OLYMPIA – First found growing in Thurston County in the Chehalis River in 1998, populations of the noxious weed Brazilian elodea have exploded over the past two seasons.
More than 7,000 lbs of Brazilian elodea was removed from the Chehalis River July 19-July 29, by a contractor working for Thurston County Noxious Weed Control.
Brazilian elodea is native to South America . It has been imported to North America , as well as many countries around the world, as an aquarium plant (often sold under the name of Anacharis). Brazilian elodea is a submersed, freshwater perennial. It roots in water up to 20 feet deep, with the stems growing up to the surface of the water, where they form dense mats. Roots grow from the stem nodes; leaves and stems are bright green. The plant is spread by fragmentation. Brazilian elodea has four (sometimes eight) leaves, while the native elodea, has three.
Dense stands affect water movement, water quality, recreational uses, and navigation. The plant can also trap sediment thereby impacting native plants and fish. Brazilian elodea grows rapidly in the spring, shading out slower growing native plants. It is illegal to sell this plant in the state of Washington .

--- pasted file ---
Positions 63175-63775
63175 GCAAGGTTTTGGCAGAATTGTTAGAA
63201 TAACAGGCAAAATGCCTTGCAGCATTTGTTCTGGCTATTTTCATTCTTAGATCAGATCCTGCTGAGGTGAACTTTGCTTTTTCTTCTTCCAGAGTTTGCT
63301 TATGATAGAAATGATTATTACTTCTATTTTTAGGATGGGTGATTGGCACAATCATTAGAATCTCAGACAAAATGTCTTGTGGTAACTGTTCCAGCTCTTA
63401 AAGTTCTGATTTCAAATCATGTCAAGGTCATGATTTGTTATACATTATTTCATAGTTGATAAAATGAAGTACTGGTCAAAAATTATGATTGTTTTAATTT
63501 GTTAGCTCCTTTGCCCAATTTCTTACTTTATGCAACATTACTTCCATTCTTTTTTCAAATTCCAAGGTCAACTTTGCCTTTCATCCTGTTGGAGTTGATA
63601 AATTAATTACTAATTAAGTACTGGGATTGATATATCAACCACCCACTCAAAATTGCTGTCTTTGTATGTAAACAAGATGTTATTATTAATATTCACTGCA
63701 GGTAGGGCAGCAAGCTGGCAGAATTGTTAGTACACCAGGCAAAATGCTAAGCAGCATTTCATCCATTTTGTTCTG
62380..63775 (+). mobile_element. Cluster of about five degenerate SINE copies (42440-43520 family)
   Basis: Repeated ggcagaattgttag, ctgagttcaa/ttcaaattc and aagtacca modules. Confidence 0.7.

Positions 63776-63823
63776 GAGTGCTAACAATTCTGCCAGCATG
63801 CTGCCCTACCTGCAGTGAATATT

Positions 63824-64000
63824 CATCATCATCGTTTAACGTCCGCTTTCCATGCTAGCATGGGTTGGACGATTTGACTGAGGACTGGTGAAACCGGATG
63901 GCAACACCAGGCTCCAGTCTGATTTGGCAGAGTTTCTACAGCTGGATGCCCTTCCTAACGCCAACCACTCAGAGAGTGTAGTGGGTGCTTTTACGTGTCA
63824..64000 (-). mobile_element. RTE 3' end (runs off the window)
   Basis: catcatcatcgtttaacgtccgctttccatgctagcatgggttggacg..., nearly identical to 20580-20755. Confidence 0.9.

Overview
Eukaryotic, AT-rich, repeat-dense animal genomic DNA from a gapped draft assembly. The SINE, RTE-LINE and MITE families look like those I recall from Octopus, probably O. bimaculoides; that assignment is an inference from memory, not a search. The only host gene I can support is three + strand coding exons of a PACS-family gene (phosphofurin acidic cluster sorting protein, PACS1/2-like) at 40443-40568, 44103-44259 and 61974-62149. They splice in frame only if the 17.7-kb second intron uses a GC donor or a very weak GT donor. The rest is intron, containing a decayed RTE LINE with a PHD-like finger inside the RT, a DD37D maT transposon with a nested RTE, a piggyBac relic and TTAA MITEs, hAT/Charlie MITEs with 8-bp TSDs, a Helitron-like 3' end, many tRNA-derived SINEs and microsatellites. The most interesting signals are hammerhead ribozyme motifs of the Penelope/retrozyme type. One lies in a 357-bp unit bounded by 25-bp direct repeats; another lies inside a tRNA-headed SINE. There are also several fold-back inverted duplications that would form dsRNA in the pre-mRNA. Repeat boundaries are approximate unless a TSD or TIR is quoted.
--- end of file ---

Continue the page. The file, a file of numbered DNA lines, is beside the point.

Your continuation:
Diver dredging (suction dredging) was used on a one-mile stretch of the Chehalis River in Thurston County at mile 60. Diver dredging is a method where divers use hoses attached to small dredges to vacuum plant material out of the river. This is primarily a removal process following dislodging of the roots by divers.
The purpose of diver dredging is to effectively remove all of the plant biomass including the roots. The divers use the suction device for Egeria disposal only. The water is returned back to the river and the plant material is then disposed of.
This project was funded by the Washington Department of Natural Resources and administered through the Thurston County Noxious Weed Control Department.